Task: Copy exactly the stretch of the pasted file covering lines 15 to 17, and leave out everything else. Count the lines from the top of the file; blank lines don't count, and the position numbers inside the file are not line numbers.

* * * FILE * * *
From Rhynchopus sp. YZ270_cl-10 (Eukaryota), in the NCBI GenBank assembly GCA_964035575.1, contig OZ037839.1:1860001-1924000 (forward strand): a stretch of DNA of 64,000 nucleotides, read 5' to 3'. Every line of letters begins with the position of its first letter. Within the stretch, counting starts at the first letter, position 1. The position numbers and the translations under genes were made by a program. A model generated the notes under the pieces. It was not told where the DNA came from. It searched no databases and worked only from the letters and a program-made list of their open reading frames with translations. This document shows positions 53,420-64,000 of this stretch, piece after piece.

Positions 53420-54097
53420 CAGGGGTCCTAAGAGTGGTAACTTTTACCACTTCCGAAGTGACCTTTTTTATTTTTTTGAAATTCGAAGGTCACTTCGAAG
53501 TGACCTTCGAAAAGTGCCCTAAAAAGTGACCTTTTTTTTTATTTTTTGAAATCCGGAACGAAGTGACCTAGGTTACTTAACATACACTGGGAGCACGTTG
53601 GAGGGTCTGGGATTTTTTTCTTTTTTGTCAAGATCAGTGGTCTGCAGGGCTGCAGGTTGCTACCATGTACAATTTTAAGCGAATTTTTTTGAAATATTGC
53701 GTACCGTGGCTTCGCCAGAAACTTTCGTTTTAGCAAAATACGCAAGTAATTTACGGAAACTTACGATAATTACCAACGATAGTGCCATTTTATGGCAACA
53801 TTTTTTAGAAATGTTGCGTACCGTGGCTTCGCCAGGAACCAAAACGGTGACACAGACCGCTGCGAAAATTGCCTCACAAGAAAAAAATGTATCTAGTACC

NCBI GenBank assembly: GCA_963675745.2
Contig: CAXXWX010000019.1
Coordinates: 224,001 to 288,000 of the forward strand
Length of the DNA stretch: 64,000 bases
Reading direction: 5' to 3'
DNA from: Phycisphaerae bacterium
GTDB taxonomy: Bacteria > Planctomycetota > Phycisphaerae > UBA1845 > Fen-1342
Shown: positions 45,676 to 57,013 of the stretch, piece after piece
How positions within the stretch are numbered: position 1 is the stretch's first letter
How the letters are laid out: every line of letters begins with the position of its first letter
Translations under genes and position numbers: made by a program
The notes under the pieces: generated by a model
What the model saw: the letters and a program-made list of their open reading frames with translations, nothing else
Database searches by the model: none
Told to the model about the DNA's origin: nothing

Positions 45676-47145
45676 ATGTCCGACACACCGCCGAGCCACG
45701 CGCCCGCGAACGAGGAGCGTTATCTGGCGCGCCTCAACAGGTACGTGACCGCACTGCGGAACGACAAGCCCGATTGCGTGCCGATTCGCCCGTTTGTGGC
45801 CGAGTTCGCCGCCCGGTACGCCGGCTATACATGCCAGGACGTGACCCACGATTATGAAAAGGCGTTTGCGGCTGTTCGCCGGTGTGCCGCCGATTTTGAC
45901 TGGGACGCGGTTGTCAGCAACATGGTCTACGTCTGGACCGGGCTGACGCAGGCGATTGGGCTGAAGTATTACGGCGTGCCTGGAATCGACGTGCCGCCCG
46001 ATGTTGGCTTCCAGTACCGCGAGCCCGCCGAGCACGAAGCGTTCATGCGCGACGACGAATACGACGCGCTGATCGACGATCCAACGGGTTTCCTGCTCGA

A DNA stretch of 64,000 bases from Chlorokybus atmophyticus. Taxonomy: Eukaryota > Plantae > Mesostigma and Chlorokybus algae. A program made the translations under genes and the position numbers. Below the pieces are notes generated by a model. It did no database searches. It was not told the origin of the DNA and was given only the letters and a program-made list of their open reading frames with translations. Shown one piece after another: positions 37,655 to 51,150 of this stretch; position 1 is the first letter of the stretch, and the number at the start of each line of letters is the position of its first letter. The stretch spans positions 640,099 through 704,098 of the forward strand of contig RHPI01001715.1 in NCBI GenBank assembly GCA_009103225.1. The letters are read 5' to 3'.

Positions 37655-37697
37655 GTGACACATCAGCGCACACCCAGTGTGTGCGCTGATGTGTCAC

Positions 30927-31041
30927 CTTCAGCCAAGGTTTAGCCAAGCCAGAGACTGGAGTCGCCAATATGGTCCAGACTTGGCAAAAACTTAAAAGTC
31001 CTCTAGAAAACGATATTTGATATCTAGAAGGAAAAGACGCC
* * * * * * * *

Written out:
Shown: positions 45,676 to 57,013 of the stretch, piece after piece
How positions within the stretch are numbered: position 1 is the stretch's first letter
How the letters are laid out: every line of letters begins with the position of its first letter